- Time and date: Thursday, October 12 at 7:30 p.m. ET
- Network: ESPN
- Location: Dowdy-Ficklen Stadium — Greenville, NC
- Spread: SMU (-12)
- Over/under: 51
- All-time series: East Carolina leads, 5-4
- Last meeting: East Carolina 52, SMU 38 — November 28, 2020
- Current streak: East Carolina, 1 (2020)
Setting the scene
It’s going to get Rowdy at the Dowdy for a nationally televised affair Thursday night. East Carolina is arguably home to the best crowd in the AAC, packing Dowdy-Ficklen Stadium with over 40,000 on a routine basis.
East Carolina (1-4, 0-1 AAC) hasn’t been able to replicate the success of the past two seasons, replacing substantial production from a 2022 team that was largely senior-led. The Pirates hope to utilize in-season development and primetime home field advantage to claim their first AAC victory of the year and make bowl eligibility a realistic possibility.
SMU (3-2, 1-0 AAC) is fresh off a bye week just like ECU. The Mustangs dropped a pair of contests to Oklahoma and TCU in non-conference play, but they’ve commandingly handled the rest of their schedule. SMU only faces one above-.500 team for the remainder of the season, so the Mustangs aim to collect this Thursday night road victory on a feasible pathway to their first-ever AAC title game appearance.
Fun facts about this series: The winner of the last six meetings between these teams scored at least 45 points. The winner of the last three meetings scored at least 52 points. The average point total in the last six meetings was 85, sorting out to 42.5 per team. So while this has been a high-scoring series in recent history, both SMU and ECU are more efficient on the defensive side of things for once.
SMU Mustangs outlook
SMU is typically renowned for its high-powered offenses, but not necessarily for its defenses. The Mustangs’ respective scoring offense and scoring defense rankings were 12th and 119th in 2022, 10th and 87th in 2021, 15th and 75th in 2020, and 7th and 110th in 2019. In fact, SMU hasn’t finished better than 75th in scoring defense since 2012.
But this year’s Mustangs team brings a different identity to the table. SMU is currently 37th in the FBS in scoring at 33.8 points per game but the defense is arguably the strongest facet of the team. They boast the 27th best scoring defense nationally, yielding just 18.4 points per game. Oklahoma’s fourth-ranked scoring offense posted just 28 points on the Mustangs — sitting at 14 points with 10 minutes remaining in that Week 2 contest. Only TCU broke 30 on SMU’s much-improved defense and the other three opponents each failed to crack 17.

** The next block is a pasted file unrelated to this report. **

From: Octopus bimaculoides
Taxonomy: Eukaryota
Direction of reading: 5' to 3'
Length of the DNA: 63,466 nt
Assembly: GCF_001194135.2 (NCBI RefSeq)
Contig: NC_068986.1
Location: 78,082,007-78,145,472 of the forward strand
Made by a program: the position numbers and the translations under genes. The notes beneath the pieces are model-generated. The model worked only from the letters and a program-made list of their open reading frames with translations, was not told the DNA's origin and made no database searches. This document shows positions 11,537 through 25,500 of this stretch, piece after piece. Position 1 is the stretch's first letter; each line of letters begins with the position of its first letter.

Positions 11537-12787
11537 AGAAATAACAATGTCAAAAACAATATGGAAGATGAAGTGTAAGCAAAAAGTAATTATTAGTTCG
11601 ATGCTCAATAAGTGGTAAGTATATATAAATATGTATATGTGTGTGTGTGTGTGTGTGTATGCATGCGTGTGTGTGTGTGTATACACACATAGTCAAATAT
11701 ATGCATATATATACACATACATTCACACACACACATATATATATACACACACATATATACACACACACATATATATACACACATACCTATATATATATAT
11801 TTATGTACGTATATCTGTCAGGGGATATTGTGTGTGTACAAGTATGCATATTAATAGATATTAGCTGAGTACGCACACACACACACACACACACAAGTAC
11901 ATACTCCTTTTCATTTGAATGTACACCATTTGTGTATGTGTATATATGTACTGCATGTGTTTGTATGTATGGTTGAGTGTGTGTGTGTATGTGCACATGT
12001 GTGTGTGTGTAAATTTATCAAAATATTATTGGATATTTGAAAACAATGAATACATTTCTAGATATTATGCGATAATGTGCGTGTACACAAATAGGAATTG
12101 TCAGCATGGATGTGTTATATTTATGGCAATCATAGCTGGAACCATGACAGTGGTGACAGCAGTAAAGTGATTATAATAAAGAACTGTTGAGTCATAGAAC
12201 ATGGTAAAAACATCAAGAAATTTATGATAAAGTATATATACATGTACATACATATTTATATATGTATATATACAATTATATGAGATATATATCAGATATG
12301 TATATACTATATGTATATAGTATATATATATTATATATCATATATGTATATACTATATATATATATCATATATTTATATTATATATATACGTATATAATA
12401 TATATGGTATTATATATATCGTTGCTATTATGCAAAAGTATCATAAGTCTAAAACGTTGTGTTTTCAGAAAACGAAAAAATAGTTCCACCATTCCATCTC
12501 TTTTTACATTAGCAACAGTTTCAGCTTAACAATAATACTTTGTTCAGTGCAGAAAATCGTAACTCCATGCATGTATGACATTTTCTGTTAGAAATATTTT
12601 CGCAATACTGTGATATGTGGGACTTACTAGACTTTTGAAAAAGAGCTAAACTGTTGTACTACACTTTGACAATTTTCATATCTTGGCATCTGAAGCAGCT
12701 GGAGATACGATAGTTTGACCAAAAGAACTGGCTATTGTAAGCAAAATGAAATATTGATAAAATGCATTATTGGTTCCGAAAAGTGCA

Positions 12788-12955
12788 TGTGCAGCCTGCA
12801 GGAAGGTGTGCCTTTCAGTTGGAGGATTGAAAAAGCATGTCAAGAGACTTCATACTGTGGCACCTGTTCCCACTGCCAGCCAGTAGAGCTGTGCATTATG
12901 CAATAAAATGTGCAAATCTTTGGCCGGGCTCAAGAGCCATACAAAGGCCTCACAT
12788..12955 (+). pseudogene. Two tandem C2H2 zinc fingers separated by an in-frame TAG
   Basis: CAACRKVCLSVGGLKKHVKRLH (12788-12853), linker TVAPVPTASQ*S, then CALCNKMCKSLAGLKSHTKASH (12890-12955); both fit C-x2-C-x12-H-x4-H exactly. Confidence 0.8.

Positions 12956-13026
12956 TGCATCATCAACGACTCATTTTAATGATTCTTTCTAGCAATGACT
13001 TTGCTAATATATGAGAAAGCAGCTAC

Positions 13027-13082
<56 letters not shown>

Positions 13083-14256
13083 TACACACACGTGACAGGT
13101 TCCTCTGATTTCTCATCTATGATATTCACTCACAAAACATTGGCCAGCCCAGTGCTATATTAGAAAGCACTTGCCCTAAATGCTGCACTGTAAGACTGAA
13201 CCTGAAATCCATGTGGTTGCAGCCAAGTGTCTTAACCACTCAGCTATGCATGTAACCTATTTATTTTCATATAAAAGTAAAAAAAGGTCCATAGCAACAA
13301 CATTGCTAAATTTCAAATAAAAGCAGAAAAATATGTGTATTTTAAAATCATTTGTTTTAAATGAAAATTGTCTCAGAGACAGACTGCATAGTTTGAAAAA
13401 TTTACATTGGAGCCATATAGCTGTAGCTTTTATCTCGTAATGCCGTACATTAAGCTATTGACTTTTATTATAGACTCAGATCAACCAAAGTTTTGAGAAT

So what does SMU do well under second-year defensive coordinator Scott Symons? The Mustangs rank second in the AAC in sacks at three per game. SMU exhibits some of the better defensive line play in the country with defensive ends Elijah Roberts and Nelson Paul providing substantial pressure on the edges as Oklahoma transfer defensive tackle Kori Roberson requires significant attention in the middle. They invade the backfield on a routine basis and five different defenders have at least three tackles for loss to their name through five outings.
There is no glaring weakness in either the run defense, which limits opponents to 3.4 yards per carry, or the pass defense, which is situated at 23rd nationally with a per game allotment of 182 yards. And here’s the most impressive part about SMU’s defense — the Mustangs are recording all these impressive stats without forcing takeaways. SMU has two interceptions and zero fumble recoveries on the season, and by dabbling in that department a bit more, this team can reach full defensive juggernaut potential.
The offense hasn’t been as sharp as it was in past years, remaining in search of its first 40-point game against FBS competition. Quarterback Preston Stone is still adjusting to life as an FBS starting quarterback, hoping for a breakout performance to boost confidence. Stone averages 238 passing yards per game on a 59 percent completion rate, and he aims to snap a 4-game streak of throwing at least one interception.